“I think I was always interested in all kinds of critters,” explains Chris Hoffmann of the gateway into his creature-centric works. “Big or small, just anything that moved in different ways than we as humans do,” he continues, noting how he’s always been utterly infatuated with building worlds filled with sounds, colourful visuals and realistic characters. It’s safe to say that Chris’ work is like stepping into another reality; a form of escapism no less.
You’d assume that a creative working in this colourful, joyous manner must have had a similar upbringing. Well, as for his education, Chris sees it as a bit of a “maze” and recalls how he was not even close to a good student – who had to switch to a “lower” education. “I was never really talented in traditional media, say drawing or painting, so it was quite hard to explain to my parents that this is what I want to do even if it doesn’t look like much yet,” he tells It’s Nice That. Thankfully he burst through these barriers of doubt with great success, and when he got his hands on his first computer at the age of 15, his universe filled with critters really started to grow.
“It was a revelation for me as it created so many possibilities,” he adds, “even the non-drawing savant could potentially create whole worlds.” And that’s just what he set out to do – he experimented greatly, working heavily in digital art on the side of school. Eventually, the hours paid off and he landed his first internship at Parasol Island studio in Dusseldorf, during which he networked with like-minded people and got the chance to create at a fuller capacity. “My cultural education is almost all internet,” he adds, noting how at the time his small-town upbringing led him to discover all sorts online – be it Warp Records, anime much as Dead Leaves by Imai Toonz, as well as the Triadisches ballet by Oskar Schlemmer.
GalleryChris Hoffmann: Deconstruction (Copyright © Chris Hoffmann)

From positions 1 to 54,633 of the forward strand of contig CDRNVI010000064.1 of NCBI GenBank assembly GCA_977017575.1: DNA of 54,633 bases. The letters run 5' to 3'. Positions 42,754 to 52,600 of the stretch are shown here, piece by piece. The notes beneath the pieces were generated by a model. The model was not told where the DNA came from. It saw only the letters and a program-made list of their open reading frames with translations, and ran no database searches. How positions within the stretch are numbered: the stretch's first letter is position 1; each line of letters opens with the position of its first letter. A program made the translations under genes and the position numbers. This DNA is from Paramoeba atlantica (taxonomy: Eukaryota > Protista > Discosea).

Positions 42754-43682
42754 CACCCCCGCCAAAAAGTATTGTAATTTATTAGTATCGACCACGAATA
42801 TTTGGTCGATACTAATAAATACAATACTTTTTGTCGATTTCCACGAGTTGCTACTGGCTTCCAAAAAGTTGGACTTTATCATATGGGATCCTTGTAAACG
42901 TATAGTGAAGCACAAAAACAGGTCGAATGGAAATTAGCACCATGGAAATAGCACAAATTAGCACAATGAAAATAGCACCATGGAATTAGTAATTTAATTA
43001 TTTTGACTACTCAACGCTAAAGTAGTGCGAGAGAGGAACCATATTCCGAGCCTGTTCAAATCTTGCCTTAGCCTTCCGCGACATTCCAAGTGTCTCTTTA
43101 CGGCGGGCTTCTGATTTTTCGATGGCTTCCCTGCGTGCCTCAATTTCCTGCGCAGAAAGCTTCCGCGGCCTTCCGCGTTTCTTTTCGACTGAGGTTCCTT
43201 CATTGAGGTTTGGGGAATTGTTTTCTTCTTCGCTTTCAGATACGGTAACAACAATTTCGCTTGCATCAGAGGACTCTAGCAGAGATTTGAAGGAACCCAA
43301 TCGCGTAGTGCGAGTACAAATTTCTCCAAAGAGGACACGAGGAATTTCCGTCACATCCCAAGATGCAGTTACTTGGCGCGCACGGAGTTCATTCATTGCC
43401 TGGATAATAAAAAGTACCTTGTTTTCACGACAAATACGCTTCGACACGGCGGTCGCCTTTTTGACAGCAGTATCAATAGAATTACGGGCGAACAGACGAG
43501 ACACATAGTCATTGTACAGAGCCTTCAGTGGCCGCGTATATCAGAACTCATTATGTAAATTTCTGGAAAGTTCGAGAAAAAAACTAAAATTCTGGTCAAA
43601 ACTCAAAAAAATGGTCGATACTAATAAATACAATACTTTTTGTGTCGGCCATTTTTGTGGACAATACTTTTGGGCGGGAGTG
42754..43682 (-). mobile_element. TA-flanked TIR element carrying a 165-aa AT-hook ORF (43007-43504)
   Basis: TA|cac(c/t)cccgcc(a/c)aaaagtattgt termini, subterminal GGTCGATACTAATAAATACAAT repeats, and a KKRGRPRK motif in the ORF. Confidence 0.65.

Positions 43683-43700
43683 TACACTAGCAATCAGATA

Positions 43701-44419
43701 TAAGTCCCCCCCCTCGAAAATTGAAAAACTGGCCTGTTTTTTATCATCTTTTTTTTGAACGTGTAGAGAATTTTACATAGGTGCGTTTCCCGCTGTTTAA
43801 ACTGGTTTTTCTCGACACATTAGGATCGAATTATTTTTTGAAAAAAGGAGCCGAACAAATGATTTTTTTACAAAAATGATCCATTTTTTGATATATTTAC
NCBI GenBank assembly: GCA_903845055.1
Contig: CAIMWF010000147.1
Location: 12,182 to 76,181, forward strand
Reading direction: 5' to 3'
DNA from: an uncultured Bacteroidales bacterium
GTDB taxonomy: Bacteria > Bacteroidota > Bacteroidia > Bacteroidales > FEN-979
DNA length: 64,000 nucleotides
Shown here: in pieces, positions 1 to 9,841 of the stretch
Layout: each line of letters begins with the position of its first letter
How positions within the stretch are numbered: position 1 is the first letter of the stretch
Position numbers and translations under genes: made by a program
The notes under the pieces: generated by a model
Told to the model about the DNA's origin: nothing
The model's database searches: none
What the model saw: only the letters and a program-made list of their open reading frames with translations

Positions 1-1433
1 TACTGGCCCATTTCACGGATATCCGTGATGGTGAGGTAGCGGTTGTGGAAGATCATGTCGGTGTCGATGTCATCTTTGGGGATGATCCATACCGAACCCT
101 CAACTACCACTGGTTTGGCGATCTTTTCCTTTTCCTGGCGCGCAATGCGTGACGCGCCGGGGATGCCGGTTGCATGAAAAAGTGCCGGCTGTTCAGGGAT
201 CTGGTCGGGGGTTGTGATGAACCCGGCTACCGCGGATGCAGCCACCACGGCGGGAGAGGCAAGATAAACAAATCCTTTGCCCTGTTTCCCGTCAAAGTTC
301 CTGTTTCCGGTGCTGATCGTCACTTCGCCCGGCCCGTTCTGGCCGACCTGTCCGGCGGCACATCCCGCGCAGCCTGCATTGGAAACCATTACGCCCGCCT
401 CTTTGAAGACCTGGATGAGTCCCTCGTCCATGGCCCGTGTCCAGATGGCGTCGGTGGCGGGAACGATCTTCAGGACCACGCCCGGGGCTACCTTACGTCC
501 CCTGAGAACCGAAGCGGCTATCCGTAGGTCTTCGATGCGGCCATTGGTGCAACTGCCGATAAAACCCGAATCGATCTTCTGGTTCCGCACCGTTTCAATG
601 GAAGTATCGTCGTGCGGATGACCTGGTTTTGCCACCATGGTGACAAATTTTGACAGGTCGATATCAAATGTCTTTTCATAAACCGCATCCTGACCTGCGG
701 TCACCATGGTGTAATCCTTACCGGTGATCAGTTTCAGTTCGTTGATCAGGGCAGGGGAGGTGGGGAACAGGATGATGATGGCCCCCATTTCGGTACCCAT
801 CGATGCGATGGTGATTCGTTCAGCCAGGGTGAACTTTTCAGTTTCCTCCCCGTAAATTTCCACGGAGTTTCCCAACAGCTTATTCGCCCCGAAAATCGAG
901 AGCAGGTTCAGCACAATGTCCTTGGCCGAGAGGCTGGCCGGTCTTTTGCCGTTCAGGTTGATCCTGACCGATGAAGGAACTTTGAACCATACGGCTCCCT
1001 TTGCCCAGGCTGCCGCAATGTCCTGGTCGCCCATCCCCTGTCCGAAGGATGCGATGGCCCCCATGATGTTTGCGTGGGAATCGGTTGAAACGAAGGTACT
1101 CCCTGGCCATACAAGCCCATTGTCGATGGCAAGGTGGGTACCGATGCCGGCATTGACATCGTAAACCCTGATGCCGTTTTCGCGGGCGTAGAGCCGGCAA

“But back to the work,” he remarks, telling us how he was offered a junior position working on After Effects animations at the studio, following his internship. Six years had passed though, and he needed to try out something new. That’s when he decided to embark on a year stint at the Gerrit Rietveld Academie in Amsterdam, before returning back to Parasol Island and eventually landing on freelance design. “This was the very first time that I worked on my own personal stuff – getting more confident with my own ‘vision’ of things,” he adds. It was the start of his entire visual language, and his character design caught the attention of Henrik Mauler and Jamie Raab of Zeitguised, a Berlin-based studio that he’s been working with up until this very day.
Now working as a freelancer with freedom to explore more interactive topics and experiments, Chris quite often portrays his work in a “direct and unapologetically naive” manner. This is evident throughout the inclusion of his “colour coded whimsical forest on legs”, and the tons of critters that roam throughout his lands, an example of which can be seen in a commission for Apple. An iPad-created project that places a bunch of characters in an artfully toned scene, he views the characters as being very special to him personally, “because they are fully my own language with not much compromise for a big client, which is always a very good feeling,” he says.
Elsewhere, there’s a spaghetti shaped VR sculpting experiment, a neon fashion show project for Zeitguised, a futuristic piece on a biker gang, plus a robot-like collaboration with Rita Louro from Portugal. But most imperative is Chris’ first developments into a more interactive world in Sorry We Missed You. “Maybe a game or maybe more of an experience, I don’t know yet,” he tells us, but one thing’s certain and that’s how excited he is about dabbling in this new territory. “It has everything I like to do: characters, sound, animation and people can interact with it,” he concludes. “This is kind of a dream for me, and with technology today, it is a lore more feasible than years go. For now, this is all a huge experiment” – a turn that we’re thrilled to be seeing more of!
Chris Hoffman: Here with You (Copyright © Chris Hoffmann)
About the Author
Ayla is currently covering Jenny as It’s Nice That’s online editor. She has spent nearly a decade as a journalist, and covers a range of topics including photography, art and graphic design. Feel free to contact Ayla with any stories or new creative projects.